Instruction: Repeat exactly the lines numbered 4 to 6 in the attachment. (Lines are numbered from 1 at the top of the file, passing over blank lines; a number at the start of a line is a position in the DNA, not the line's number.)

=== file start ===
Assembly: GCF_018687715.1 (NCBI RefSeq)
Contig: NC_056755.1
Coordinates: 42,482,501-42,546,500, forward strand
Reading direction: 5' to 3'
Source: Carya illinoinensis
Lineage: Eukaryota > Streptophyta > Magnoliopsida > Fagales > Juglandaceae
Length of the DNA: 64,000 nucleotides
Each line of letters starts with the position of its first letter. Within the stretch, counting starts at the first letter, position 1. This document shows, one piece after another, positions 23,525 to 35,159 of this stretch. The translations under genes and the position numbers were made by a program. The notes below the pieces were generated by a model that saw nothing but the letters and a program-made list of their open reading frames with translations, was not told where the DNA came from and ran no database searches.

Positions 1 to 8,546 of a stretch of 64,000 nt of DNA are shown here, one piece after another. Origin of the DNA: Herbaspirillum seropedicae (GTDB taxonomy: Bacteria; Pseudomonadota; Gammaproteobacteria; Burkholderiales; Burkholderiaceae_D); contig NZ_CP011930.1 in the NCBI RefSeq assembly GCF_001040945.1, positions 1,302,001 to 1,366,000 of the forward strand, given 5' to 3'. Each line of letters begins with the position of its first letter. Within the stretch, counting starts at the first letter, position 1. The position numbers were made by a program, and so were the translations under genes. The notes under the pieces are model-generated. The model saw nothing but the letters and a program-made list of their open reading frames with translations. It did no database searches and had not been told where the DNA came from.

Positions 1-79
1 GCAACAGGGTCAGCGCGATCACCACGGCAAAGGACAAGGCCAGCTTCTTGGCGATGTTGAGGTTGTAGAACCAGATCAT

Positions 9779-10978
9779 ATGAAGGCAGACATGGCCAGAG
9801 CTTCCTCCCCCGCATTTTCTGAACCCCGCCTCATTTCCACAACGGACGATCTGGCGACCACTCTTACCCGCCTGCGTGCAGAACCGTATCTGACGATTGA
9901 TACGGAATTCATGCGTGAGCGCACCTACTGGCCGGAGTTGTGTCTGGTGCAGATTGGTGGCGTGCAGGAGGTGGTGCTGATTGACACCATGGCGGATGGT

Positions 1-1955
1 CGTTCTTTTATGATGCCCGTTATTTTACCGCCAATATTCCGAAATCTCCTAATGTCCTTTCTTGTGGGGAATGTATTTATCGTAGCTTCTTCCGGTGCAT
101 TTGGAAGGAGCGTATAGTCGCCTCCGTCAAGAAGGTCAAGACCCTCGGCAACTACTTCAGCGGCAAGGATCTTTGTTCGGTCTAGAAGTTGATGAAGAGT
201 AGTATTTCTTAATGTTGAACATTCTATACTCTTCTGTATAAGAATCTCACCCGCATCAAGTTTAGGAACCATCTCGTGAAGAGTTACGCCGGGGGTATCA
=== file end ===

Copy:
Reading direction: 5' to 3'
Source: Carya illinoinensis
Lineage: Eukaryota > Streptophyta > Magnoliopsida > Fagales > Juglandaceae